Thread: Basics of Counting / Pidgeonhole principle question

1. Basics of Counting / Pidgeonhole principle question

Hello, I'm having trouble with this question.

36. A computer network consists of six computers. Each computer is directly connected to at least one of the other computers. Show that there are at least two computers in the network that are directly connected to the same number of other computers.

I'm wondering about what form my solution should be in -- is it acceptable to have a written explanation or is there a specific proof method I need to use?

2. Re: Basics of Counting / Pidgeonhole principle question

Suppose this were not true. That is, suppose there were no two computers connected the same number of other computers. Since each computer is connected to at least one other computer, those six computers must be connected to 1, 2, 3, 4, 5, and 6 other computers. But there are only 6 computes and we don't consider a computer connect to itself!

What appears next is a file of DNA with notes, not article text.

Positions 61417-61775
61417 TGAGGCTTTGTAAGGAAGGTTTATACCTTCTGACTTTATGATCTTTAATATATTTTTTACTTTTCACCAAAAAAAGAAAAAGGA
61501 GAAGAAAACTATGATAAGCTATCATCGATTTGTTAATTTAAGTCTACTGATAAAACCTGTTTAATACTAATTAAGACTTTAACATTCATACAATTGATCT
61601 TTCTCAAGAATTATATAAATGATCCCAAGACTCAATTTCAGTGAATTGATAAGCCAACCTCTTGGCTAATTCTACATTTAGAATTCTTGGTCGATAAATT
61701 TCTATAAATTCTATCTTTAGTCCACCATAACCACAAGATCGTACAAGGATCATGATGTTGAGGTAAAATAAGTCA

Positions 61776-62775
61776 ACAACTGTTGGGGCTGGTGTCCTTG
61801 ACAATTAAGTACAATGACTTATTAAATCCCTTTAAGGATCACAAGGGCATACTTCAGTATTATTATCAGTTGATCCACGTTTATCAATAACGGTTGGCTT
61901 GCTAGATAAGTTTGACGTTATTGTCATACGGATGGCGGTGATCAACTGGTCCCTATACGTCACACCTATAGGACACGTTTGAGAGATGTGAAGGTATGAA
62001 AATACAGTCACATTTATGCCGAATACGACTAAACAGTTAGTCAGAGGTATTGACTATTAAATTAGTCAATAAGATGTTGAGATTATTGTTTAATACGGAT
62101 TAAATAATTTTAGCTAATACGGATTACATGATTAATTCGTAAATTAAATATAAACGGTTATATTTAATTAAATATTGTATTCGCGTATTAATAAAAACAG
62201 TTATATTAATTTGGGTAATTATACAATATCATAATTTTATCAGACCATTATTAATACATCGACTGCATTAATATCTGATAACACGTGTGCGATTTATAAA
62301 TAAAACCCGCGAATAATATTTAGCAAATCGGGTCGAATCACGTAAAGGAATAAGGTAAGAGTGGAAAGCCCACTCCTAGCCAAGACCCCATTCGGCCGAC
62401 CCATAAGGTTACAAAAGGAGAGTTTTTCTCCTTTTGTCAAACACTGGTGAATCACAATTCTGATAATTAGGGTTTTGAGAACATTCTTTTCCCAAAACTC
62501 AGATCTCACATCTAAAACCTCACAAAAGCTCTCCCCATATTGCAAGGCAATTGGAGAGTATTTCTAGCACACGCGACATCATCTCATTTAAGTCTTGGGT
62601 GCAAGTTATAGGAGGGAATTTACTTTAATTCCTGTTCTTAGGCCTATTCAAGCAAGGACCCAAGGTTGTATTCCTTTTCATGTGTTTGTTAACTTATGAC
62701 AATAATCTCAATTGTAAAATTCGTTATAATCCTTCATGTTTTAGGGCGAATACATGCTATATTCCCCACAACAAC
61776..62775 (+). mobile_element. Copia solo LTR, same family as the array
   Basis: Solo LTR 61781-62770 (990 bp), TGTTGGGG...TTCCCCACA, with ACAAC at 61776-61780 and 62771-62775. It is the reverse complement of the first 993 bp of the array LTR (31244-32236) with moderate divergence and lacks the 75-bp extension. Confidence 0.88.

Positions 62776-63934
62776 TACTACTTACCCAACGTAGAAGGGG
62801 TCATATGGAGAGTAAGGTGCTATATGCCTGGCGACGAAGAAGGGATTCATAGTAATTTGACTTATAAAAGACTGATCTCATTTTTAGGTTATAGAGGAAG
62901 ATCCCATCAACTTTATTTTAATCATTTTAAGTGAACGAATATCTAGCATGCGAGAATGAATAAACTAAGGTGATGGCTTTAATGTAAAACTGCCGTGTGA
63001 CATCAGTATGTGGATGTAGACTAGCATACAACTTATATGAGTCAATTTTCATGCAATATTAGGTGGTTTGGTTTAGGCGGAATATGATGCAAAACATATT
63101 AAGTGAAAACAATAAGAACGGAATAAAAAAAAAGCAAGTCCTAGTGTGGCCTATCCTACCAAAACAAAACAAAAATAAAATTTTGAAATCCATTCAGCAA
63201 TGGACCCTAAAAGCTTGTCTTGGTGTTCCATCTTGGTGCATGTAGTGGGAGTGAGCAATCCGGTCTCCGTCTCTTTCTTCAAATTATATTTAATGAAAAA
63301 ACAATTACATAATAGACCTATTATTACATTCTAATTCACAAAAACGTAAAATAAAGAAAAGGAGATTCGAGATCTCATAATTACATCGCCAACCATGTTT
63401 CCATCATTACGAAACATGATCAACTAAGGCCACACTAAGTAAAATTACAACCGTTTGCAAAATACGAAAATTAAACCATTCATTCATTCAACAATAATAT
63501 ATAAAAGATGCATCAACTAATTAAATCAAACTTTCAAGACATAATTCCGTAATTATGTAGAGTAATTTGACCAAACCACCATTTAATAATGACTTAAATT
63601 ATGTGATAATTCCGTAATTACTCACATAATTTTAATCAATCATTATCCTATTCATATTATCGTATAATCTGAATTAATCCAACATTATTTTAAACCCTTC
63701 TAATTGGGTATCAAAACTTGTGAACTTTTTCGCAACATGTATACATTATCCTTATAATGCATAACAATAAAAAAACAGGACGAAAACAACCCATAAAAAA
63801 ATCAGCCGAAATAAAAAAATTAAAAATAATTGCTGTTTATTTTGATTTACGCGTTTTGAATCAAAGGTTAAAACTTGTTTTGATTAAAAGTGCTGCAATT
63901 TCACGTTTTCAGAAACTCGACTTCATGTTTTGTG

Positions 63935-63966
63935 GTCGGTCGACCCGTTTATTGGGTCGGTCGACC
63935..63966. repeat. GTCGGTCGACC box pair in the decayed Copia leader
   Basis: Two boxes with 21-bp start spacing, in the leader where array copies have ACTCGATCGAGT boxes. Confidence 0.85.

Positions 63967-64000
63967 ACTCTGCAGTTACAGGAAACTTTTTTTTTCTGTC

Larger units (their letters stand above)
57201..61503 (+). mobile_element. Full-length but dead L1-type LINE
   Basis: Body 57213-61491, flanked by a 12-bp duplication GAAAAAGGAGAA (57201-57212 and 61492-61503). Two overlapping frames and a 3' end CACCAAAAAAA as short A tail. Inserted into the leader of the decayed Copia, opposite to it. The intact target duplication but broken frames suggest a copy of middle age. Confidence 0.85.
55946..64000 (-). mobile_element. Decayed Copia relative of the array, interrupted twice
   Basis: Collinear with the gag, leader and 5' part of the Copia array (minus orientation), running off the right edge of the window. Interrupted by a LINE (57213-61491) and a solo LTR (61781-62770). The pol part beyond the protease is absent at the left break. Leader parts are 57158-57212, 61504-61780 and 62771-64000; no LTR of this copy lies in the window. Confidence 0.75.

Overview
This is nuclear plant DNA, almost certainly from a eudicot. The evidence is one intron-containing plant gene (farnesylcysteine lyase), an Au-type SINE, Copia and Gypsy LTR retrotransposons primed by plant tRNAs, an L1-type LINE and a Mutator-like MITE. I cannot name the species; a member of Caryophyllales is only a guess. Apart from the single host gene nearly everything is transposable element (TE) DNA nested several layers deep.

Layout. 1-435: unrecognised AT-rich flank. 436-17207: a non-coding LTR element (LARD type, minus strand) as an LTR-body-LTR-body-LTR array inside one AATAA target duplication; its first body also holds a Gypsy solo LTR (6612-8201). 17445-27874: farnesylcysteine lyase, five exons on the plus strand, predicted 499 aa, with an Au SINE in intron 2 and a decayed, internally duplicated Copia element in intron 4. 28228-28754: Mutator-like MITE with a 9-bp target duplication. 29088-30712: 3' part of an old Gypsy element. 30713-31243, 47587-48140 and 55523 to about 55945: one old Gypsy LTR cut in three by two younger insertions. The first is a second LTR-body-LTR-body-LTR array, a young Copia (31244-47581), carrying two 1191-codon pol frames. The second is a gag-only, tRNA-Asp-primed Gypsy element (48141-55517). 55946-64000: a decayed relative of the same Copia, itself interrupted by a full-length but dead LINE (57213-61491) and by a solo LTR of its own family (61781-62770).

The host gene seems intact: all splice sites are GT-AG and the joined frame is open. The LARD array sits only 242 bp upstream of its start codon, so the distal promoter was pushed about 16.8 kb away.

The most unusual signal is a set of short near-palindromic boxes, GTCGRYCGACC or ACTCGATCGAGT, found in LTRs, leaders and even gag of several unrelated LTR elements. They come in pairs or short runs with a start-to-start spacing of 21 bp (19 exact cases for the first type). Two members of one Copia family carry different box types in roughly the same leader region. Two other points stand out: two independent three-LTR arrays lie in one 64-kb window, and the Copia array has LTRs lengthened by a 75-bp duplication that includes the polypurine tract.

3. Re: Basics of Counting / Pidgeonhole principle question

Originally Posted by masonD
36. A computer network consists of six computers. Each computer is directly connected to at least one of the other computers. Show that there are at least two computers in the network that are directly connected to the same number of other computers.
Make a list $d_1,~d_2,~d_3,~d_4,~d_5,~d_6$ of integers $1\le d_k\le 5$ that tells you how many other computers the $k^{th}$ computer is connected. Can you show that list cannot contain an odd number of odd numbers?
Then apply the pigeon-hole.

4. Re: Basics of Counting / Pidgeonhole principle question

List the number of computers to which each computer is connected. You have six numbers that must be at least one and at most 5. By the Pigeonhole Principle, at least one number must be appear at least twice.

Aww, Halls and Plato beat me to it.